High-Frequency Trading

I mean suing the bejeezus out of Goldman Sachs. And likely a number of other high-profile financial players.

Not over something mundane like the whole “taking part in collapsing the global economy” thing. That’s been discussed to death. I’m talking about something much more concrete and, apparently, easy to establish.

People sometimes derisively call bankers pirates, but it turns out they may be right. Software pirates, at least.

In this month’s issue of Vanity Fair, Michael Lewis looks at the prosecution of former Goldman Sachs programmer Sergey Aleynikov. In addition to detailing the outsized influence large banks have over the justice system and the ease with which the system can break down when the facts of a case are too complex for lay jurors, Lewis uncovers a small nugget that he doesn’t really pursue, but that could be trouble for Wall Street….

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* Ben Weiss suggests that the third year of law school be replaced by special certifications in practice areas. He calls these “O’Wendells.” I like the idea, but the name sounds dirty. If he really wants to keep with the SCOTUS theme, he could just call it a “Bushrod.” [St. Louis Post-Dispatch]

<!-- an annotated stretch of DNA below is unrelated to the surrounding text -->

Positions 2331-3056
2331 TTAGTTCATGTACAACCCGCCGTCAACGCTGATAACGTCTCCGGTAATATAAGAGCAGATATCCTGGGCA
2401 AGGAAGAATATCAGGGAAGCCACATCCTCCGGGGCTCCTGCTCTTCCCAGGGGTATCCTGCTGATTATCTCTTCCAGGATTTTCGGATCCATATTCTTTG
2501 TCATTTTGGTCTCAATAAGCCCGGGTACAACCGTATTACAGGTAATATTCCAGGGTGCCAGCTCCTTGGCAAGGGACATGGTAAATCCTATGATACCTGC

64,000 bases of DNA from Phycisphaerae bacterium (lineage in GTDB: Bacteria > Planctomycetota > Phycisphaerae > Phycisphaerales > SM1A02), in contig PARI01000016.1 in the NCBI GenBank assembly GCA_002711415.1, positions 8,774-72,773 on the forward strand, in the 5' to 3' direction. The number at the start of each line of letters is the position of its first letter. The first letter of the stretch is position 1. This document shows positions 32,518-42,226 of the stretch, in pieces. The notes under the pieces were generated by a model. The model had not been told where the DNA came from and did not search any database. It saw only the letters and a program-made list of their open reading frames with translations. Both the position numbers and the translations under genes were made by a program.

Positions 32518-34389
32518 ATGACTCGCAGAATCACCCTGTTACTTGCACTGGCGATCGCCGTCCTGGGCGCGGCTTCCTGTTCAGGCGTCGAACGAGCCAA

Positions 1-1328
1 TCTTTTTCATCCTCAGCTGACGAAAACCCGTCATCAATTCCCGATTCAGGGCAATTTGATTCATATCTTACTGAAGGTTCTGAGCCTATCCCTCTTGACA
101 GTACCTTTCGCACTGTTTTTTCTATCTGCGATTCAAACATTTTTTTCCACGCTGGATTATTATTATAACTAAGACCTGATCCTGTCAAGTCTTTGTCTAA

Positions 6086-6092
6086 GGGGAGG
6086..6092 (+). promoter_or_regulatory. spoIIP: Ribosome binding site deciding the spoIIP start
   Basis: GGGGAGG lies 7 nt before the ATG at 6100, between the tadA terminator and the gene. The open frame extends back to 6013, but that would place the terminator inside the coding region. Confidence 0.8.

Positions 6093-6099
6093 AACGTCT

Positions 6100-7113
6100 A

* A guide to the legal landscape surrounding high-frequency trading (the new fad of super-fast, computer-driven trading algorithms swapping stocks in split-seconds). Good, because I like my trading like I like my women: capable of collapsing economic markets at any given notice. [New York Law Journal]

* In fairness to this judge accused of “inappropriate conduct” with an inmate, the Miami Correctional Facility is considered the most romantic correctional facility in America. [RTV6 ABC]

* Calvin and Hobbes impart an important lesson in International Law. [Invisible College Blog]

* Professor Howard Wasserman examines the economics of the infield-fly rule. There’s not even a jokey blurb here; this is intriguing. [Sports Law Blog]

* Man suing a church and some of its staff after being invited to a service and then allegedly being accused of demonic possession and beaten. In fairness to the church, if the man was really the devil, filing a lawsuit is the most logical means of revenge he could employ. [Legal Juice]